Campus Units

Agronomy

Document Type

Article

Publication Version

Accepted Manuscript

Publication Date

4-2018

Journal or Book Title

Aeolian Research

Volume

31

Issue

Part B

First Page

91

Last Page

104

DOI

10.1016/j.aeolia.2017.05.005

Abstract

Loess was first studied in Michigan on the Buckley Flats, where outwash, overlain by ≈70 cm of loamy sediment, was originally interpreted as loess mixed with underlying sands. This paper re-evaluates this landscape through a spatial analysis of data from auger samples and soil pits. To better estimate the loamy sediment’s initial textures, we utilized “filtered” laser diffraction data, which remove much of the coarser sand data. Textures of filtered silt data for the loamy sediment are similar to loess. The siltiest soils are found in the low-relief, central part of the Flats. Spatial analyses revealed that many silt fractions are nearly uniformly distributed, suggesting that the loess was not derived from a single source. The previous depositional model for the loamy mantle relied on loessfall followed by pedoturbation, but does not explain (1) the variation in sand contents across the Flats, or (2) the abrupt contact below the loamy mantle. This contact suggests that the outwash was frozen when the sediments above were deposited. Deep gullies at the western margins of the Flats were likely cut as permafrost facilitated runoff. Our new model for the origin of the loamy mantle suggests that the sands on the uplands were generated from eroding gullies and saltated onto the uplands along with loess that fell more widely. Sands saltating to the west of the Flats may have entrained some silts, facilitating loessfall downwind. At most sites, the loamy mantle gets increasingly silty near the surface, suggesting that saltation ended before loess deposition.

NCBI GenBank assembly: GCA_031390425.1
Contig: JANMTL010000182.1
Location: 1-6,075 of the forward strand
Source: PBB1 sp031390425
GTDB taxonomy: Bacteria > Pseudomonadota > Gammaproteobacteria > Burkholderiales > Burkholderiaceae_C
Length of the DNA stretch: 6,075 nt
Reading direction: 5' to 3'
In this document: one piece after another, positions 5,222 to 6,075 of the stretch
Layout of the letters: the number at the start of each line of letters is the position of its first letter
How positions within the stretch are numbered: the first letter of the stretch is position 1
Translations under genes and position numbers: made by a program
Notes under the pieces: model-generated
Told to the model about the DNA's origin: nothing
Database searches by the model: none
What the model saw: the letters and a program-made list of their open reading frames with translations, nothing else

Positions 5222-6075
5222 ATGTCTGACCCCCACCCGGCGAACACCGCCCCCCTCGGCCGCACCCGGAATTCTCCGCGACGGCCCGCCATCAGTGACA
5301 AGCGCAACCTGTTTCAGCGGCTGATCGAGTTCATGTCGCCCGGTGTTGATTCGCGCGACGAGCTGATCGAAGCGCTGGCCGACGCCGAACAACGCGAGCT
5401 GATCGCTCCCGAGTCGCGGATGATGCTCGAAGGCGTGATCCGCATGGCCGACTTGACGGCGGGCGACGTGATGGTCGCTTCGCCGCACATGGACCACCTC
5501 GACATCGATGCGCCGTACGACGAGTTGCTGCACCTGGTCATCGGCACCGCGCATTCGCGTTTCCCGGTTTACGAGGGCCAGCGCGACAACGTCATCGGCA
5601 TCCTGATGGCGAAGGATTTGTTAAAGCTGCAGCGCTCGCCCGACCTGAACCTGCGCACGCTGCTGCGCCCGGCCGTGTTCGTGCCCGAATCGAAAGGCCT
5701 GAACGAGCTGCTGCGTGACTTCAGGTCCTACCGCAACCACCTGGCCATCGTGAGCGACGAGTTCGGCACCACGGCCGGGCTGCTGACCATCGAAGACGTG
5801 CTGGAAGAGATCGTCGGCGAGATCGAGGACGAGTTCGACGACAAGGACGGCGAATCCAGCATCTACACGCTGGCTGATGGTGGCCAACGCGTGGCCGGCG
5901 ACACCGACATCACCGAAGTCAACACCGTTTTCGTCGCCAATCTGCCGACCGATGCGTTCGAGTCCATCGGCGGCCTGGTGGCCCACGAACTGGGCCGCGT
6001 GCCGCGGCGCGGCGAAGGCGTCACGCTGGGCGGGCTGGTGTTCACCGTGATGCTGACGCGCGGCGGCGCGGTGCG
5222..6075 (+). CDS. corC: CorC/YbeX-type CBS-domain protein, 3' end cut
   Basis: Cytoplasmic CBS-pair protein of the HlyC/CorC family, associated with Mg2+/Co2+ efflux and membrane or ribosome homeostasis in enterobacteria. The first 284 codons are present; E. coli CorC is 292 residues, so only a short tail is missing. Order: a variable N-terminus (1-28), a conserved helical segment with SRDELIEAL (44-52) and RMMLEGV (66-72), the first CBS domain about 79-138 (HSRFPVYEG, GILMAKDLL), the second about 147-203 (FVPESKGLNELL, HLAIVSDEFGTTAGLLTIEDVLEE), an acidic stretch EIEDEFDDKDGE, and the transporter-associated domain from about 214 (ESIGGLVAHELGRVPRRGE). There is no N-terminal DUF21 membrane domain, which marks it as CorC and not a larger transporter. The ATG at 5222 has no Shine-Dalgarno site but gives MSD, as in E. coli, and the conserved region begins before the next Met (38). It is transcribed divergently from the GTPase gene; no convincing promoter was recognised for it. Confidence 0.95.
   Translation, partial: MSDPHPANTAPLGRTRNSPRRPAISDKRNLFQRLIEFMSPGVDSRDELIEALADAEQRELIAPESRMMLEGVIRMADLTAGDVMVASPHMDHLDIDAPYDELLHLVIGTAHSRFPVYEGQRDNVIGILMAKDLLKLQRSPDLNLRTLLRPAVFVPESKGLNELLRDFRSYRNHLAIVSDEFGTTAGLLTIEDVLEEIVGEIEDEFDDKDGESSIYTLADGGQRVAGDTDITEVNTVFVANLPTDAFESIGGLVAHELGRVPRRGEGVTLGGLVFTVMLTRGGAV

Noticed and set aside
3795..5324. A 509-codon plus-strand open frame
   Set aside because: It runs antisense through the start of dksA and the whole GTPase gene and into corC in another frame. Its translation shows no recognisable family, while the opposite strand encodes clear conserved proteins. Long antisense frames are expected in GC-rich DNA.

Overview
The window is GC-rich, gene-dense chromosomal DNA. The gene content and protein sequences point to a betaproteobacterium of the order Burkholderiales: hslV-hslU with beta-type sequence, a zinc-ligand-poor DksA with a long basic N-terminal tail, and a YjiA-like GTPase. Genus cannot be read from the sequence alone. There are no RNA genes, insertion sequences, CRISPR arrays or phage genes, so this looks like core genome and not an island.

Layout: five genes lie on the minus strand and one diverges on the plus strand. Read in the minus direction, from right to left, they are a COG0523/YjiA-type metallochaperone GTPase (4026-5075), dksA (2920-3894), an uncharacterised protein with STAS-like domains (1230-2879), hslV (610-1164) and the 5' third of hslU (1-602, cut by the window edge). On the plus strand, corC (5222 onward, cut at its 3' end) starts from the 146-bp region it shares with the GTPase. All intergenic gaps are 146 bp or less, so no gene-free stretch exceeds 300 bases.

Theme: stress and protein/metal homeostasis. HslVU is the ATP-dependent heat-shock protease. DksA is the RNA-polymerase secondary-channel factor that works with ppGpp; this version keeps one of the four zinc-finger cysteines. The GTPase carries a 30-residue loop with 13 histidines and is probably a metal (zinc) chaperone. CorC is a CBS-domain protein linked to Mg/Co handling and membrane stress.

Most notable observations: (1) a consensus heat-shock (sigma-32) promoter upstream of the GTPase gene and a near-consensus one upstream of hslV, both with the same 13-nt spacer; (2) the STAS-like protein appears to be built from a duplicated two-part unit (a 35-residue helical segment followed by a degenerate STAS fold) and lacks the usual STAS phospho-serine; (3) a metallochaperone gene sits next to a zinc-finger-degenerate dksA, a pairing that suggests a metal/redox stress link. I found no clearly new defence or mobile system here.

Comments

This is a manuscript of an article published as Nyland, K.E., R.J. Schaetzl, A. Ignatov, and B.A. Miller. A new depositional model for sand-rich loess on the Buckley Flats outwash plain, northwestern Lower Michigan. Aeolian Research 31 (2018): 91-104. doi: 10.1016/j.aeolia.2017.05.005. Posted with permission.

Creative Commons License

Creative Commons Attribution-Noncommercial-No Derivative Works 4.0 License
This work is licensed under a Creative Commons Attribution-Noncommercial-No Derivative Works 4.0 License.

Copyright Owner

Elsevier B.V.

Language

en

File Format

application/pdf

Available for download on Wednesday, April 01, 2020

Published Version

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